• 150 Hydrogen-Powered Trucks Ready to Roll on European Roads

    Truck manufacturers Daimler Truck, Volvo Group, and Iveco have joined with fuel manufacturers and academic researchers to make heavy transport across Europe more climate friendly. The result: The first of a total of 150 hydrogen-powered trucks will start rolling on European roads next year.

  • First Hydrogen Filling Station Opens in Israel

    Israel’s first hydrogen fueling spot has opened, heralding the start of clean hydrogen-based transportation in Israel. Pioneering project enables a shift to non-polluting hydrogen fuel cell-based vehicles.

  • Boosting Supply Chains by Recovering Valuable Materials from Water

    Promoting national security and economic competitiveness will require America’s researchers to find new ways to obtain the materials that we need for many technologies. Traditional mining is fraught with challenges, while water, from the oceans to geothermal brines, is an underexplored resource for providing various materials.

  • Human-Caused Climate Change at the Center of Recent California Wildfires

    Summer wildfire seasons in California routinely break records. The average summer burn area in forests in northern and central portions of the state have increased fivefold between 1996 and 2021 compared to between 1971 and 1995. In a new study, scientist and collaborators shows that nearly all the recent increase in summer wildfire burned area is attributable to human-caused (anthropogenic) climate change.

  • Microgrids Can Help Communities Adapt to Wildfires

    Wildfires have become increasingly frequent due to climate change, with record occurrences in areas not historically prone to them. For some of the most vulnerable communities, clean energy microgrids can be both more effective and cheaper than conventional technologies.

  • Adapt or Retreat? Conference Will Explore Questions of Habitability in a Changing World

    As sea levels rise, fires rage, and temperatures continue to increase around the globe, it is understood that certain areas may no longer be habitable in the not-so-distant future, and that people now living in these area will have to retreat to more accommodating areas — in what is called “managed retreat.” But what does it mean to be habitable? And who gets to decide what happens to these areas under threat?

  • U.S. Critical Infrastructure May Not Be Resilient Enough to Fend Off, Survive Chinese Cyberattacks: CISA Director

    Americans “need to be prepared” for Chinese cyberattacks, U.S. cyber official said, because the United States may not be resilient enough to fend off and survive Chinese attacks on its critical infrastructure should the present great power competition between Washington and Beijing evolve into an actual conflict.

  • Railways Could Be Key “Utility Player” for Backup Power

    The U.S. electric grid faces simultaneous, evolving pressures. Demand for power from the grid is increasing as people adopt electric cars and building energy is transitioned from gas to electricity. New research points to a flexible, cost-effective option for backup power when trouble strikes: batteries aboard trains.

  • Paving the Way for Collapse-Resistant Structures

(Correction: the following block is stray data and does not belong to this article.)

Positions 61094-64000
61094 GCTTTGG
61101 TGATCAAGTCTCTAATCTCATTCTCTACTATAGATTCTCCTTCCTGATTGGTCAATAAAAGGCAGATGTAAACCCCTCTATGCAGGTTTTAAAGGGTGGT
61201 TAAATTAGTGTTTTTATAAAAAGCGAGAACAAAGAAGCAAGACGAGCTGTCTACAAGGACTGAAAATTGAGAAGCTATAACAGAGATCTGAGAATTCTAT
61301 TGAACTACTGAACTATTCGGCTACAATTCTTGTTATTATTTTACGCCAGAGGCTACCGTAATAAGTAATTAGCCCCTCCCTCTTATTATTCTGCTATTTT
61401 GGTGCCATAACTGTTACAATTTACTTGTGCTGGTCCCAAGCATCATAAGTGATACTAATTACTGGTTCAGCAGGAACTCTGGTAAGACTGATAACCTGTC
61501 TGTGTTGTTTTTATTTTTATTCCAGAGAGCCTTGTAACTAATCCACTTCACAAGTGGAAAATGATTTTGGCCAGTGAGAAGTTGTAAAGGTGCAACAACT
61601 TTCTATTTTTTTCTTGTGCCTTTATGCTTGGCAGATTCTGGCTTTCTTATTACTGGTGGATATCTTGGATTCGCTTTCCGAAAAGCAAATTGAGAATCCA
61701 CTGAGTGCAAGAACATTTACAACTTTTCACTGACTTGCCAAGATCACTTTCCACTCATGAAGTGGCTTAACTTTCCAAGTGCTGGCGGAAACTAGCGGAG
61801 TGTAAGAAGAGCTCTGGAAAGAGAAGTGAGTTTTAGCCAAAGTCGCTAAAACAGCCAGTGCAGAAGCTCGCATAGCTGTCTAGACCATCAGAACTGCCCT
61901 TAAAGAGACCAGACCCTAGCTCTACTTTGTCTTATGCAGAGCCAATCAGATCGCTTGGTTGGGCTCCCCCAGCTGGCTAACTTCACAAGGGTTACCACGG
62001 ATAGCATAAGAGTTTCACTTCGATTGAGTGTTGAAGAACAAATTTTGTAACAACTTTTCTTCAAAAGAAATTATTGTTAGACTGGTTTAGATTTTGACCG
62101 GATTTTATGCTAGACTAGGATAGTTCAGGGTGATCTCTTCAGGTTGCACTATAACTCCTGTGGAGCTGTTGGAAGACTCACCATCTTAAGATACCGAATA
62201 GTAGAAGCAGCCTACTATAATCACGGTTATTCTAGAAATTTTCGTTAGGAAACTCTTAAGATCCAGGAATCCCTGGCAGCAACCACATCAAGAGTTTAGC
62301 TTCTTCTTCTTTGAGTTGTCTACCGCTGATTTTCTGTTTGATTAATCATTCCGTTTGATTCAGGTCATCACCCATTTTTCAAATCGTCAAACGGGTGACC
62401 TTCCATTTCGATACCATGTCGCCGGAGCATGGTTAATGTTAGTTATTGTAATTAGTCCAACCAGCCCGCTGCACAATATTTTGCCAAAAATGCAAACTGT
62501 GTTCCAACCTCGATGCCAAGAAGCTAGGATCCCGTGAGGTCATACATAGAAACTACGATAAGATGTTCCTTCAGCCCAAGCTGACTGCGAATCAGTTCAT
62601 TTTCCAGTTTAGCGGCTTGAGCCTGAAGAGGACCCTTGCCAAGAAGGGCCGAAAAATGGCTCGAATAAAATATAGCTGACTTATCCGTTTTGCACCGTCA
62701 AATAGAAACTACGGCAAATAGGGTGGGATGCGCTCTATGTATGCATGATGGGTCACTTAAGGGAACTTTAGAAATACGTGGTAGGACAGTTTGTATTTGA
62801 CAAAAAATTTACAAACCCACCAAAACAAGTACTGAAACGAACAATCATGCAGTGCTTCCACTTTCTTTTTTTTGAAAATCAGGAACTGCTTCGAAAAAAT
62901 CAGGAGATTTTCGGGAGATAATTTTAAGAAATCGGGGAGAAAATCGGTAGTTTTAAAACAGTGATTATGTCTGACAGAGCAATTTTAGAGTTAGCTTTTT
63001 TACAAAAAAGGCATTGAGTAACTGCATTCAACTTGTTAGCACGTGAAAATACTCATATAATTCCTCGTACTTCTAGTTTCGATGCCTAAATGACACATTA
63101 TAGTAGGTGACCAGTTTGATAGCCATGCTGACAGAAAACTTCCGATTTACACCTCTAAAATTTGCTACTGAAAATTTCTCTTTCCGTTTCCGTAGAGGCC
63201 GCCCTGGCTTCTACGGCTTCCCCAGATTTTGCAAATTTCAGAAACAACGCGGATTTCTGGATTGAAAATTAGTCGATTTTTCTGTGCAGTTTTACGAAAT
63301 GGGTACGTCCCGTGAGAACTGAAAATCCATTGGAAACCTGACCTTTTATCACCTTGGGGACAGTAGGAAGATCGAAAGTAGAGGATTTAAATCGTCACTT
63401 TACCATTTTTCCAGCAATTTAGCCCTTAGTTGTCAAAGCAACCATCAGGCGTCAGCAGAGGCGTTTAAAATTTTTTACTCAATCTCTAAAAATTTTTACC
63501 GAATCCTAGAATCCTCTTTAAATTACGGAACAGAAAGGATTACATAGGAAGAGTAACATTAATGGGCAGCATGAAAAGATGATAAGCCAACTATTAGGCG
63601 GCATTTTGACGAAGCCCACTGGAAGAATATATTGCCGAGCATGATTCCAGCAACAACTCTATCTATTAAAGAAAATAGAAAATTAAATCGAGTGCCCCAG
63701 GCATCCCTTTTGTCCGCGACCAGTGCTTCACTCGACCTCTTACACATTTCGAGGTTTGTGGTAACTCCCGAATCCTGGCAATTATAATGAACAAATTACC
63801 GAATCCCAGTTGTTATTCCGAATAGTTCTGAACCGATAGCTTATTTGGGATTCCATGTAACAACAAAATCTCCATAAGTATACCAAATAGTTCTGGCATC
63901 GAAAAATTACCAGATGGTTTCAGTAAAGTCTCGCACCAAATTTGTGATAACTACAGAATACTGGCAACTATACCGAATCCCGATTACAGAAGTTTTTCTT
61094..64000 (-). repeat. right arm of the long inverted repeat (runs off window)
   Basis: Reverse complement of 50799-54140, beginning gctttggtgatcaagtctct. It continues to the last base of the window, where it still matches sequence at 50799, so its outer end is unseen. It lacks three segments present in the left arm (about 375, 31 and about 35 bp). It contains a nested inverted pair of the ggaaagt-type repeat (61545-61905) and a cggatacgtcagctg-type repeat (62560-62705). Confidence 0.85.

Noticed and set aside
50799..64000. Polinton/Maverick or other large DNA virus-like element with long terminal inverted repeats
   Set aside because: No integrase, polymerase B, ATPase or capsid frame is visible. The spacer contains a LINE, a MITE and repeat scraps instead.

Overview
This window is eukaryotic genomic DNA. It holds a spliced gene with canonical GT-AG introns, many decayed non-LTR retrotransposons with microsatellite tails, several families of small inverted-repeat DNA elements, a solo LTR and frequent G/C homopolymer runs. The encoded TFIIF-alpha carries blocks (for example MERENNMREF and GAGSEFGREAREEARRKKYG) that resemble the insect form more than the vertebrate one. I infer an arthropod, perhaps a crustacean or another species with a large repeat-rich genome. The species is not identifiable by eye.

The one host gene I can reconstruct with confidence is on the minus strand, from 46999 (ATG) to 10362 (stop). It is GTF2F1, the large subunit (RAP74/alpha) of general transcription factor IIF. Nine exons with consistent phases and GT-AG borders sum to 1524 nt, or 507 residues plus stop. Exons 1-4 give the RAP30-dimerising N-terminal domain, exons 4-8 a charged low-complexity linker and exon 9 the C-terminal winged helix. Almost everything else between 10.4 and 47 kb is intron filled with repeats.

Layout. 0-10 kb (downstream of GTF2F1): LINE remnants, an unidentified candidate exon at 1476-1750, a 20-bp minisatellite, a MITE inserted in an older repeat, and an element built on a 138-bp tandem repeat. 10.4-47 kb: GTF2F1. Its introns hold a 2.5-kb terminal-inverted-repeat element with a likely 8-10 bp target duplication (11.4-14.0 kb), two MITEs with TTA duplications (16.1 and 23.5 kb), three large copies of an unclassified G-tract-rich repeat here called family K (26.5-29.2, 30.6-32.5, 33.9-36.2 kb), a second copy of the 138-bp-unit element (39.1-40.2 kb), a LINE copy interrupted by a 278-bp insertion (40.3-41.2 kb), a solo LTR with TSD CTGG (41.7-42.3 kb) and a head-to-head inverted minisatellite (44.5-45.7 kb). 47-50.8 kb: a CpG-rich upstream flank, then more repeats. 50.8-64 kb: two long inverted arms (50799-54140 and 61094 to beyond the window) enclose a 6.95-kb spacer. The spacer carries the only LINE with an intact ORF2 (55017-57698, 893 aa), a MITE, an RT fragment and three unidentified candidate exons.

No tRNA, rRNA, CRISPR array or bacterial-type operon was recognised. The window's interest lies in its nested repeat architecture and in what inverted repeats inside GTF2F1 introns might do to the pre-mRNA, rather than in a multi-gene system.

Buildings in the U.S. are generally designed to withstand the usual suspects: rain, wind, snow and the occasional earthquake. Abnormal events such as gas explosions, vehicle impacts or uncontrolled building fires are not typically a consideration. If vulnerable buildings face any of these unanticipated events, the results could be tragic. But now, a new building standard can help engineers prevent the worst.

  • Long-Duration Energy Storage: The Time Is Now

    How can US states with aggressive decarbonization goals coupled with federal decarbonization goals have energy when they need it? Long-duration energy storage (LDES) is a likely candidate. Planning for LDES needs to start now.

  • The New Water Reuse Consortium Will Address Clean Water Access and Sustainability Challenges

    The Water Reuse Consortium, a collaborative efforts of several academic institutions, is a 3-phase, $38 million program to tackle pressing water challenges through innovative research, education, communication, and collaborative efforts between government, local communities, industry, and academia.

  • First New U.S. Nuclear Reactor in 40 Years is Up and Running

    After years of delays, Plant Vogtle project goes online in Georgia. The completion of the first of two new reactors at the plant is a major milestone not just for the long-delayed project but for nuclear energy in the United States. There are currently no other nuclear reactors being built in the United States.

  • Carbon Neutral Heat Beneath Our Feet

    New research has shown that the U.K. sits on underground heat capable of providing sustainable, carbon-neutral heating and cooling for large areas of the nation. This study estimated that deep geothermal resources could provide all the UK’s heat demand for at least 100 years.

  • New Mapper Opens Up Access to Flood Planning in New York State

    An accessible new mapping tool will make it easier for individuals and communities in New York State to plan for flooding and sea level rise. The easy interface of the NYS FIDSS Mapper means users don’t need GIS knowledge or complex software — only access to the Internet.

  • For Beleaguered Homeowners and Their Insurers, the Fire Next Time Could Be a Flood

    The data-driven insurance business is in trouble as climate-change-driven disasters arrive with greater fury and frequency. Catastrophic losses are something that insurance companies have long planned and budgeted for. But not this many.